The rise of cotton in China brought about a ‘golden age’ for women’s incomes. In this respect, it resembled proto-industrialisation in Europe and early industrialisation in early America. The difference is that, in the earliest industrialisations in Europe and the US, the period when women derived decent incomes from producing textiles lasted for merely one or two generations. In China, it was different. Cotton-textile production in China catalysed a very high level of female earnings for almost 500 years. A combination of home-friendly production methods, inefficient labour markets, and a state taxation system all contributed to this long period of high earnings for women.

In my research, I ask: did the cotton revolution affect cultural beliefs about women? The historian Kenneth Pomeranz has discussed how the elevated status of women in certain regions produced an ‘economics of respectability’. A woman who earned enough to support her family could be referred to, by others or herself, as a ‘she-husband’. Widows in areas suitable for cotton-textile production were far less likely to end their life upon the passing of their husbands.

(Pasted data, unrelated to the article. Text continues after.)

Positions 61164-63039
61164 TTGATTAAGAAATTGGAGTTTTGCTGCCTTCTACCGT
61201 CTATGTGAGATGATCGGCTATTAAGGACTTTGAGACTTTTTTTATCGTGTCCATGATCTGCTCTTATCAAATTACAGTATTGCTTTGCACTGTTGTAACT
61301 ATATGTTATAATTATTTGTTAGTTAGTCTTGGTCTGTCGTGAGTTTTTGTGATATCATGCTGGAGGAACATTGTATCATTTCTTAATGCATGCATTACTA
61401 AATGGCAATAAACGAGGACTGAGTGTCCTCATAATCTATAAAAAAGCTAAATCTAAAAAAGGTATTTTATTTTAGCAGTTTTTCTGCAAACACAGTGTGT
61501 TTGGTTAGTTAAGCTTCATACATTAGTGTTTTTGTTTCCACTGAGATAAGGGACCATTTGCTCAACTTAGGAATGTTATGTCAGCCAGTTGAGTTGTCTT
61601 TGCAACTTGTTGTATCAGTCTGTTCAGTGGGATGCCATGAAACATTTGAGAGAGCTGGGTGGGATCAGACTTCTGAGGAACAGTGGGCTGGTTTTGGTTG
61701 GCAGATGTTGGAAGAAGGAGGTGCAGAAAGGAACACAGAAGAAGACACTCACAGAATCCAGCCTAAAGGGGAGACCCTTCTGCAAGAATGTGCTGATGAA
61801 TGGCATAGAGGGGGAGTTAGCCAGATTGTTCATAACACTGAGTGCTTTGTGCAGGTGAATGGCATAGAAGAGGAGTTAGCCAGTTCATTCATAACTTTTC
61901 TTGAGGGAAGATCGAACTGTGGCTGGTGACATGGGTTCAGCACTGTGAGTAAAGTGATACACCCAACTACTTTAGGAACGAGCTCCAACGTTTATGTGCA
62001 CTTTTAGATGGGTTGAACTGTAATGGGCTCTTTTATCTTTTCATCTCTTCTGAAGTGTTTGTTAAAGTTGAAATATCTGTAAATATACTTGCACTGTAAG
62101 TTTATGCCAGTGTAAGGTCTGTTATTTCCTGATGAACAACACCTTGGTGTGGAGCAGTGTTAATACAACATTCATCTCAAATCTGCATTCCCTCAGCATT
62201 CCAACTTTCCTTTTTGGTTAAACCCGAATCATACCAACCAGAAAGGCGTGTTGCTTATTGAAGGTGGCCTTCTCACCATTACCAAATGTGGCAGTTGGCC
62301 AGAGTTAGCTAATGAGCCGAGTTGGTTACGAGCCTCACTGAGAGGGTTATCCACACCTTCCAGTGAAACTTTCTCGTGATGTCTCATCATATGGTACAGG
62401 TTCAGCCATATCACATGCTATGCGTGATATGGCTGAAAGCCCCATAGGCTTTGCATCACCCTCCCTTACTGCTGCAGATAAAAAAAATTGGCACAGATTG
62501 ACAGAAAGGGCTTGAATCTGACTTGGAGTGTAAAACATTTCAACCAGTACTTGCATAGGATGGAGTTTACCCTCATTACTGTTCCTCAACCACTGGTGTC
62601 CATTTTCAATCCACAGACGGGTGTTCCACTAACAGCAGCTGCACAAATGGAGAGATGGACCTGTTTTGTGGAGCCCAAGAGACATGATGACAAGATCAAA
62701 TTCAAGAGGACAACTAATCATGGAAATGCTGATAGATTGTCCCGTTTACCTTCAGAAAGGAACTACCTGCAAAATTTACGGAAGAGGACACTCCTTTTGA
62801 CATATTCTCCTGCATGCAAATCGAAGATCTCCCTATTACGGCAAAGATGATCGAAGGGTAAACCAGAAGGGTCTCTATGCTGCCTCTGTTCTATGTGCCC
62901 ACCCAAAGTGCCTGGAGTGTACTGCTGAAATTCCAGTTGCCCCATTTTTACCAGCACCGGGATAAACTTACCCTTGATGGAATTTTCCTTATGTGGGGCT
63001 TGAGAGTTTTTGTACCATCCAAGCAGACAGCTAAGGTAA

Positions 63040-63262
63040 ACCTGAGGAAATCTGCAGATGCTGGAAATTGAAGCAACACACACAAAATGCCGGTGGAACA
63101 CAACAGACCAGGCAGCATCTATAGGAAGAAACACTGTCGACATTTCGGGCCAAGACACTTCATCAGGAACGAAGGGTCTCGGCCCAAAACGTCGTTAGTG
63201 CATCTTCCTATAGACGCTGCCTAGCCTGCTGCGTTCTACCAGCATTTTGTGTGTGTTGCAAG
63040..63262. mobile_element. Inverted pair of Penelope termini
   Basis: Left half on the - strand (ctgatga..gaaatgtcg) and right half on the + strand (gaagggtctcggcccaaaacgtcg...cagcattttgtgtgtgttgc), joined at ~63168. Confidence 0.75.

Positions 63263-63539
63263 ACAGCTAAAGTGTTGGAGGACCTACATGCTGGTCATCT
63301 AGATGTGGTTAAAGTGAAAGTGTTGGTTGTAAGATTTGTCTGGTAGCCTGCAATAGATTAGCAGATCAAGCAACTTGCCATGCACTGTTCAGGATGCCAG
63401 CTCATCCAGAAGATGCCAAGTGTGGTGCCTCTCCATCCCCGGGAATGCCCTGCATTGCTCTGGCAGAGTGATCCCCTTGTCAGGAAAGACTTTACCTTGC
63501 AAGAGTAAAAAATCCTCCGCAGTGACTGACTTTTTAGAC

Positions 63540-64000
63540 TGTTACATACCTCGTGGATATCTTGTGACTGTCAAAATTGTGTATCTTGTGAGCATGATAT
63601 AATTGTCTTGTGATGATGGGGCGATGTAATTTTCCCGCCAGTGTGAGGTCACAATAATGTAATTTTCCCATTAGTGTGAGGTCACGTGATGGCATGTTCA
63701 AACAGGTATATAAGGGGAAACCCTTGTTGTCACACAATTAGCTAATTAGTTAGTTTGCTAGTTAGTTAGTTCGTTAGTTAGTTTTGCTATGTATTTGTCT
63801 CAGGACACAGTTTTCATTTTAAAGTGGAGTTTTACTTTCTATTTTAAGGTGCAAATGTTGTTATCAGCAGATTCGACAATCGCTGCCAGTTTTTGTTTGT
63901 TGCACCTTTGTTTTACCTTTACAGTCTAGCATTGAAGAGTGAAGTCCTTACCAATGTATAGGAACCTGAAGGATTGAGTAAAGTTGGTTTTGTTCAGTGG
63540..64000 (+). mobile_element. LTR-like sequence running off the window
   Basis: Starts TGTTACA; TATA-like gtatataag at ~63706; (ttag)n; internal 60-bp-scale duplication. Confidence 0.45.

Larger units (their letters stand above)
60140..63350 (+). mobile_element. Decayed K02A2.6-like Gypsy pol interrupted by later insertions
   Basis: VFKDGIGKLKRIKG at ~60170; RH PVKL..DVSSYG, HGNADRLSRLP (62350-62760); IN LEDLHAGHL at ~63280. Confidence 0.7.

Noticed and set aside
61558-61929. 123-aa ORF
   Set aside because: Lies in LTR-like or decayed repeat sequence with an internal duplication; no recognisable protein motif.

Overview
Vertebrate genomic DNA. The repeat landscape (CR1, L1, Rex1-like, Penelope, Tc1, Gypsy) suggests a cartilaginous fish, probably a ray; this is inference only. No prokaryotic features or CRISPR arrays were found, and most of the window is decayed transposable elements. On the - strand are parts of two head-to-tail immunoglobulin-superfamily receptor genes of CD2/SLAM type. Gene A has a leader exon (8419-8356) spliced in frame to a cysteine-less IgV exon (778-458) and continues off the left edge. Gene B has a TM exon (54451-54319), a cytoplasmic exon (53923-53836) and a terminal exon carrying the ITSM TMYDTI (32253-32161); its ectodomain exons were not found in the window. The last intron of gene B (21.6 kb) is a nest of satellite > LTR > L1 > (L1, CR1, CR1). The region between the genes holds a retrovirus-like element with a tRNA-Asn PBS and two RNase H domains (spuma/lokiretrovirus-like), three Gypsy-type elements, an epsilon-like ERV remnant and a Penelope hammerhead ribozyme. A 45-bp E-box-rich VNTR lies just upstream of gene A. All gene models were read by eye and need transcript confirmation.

Was this a long-lasting change or just a temporary adjustment to women’s enhanced earning ability? This question can be answered only by examining how women were treated after the demise of the premodern textiles industry. After 1840, traditional cotton-textile production became less economically relevant due to intense competition from British imports. In one of the earliest surveys available on the subject, when asked about their attitudes towards women, both men and women in counties with premodern cotton-textile production were much more likely to think that women were just as competent as men. Interestingly, the difference in the belief about women’s ability does not extend to some other modern gender norms. For example, Chinese women’s economic independence does not seem to alter conservative attitudes towards marriage or premarital sex.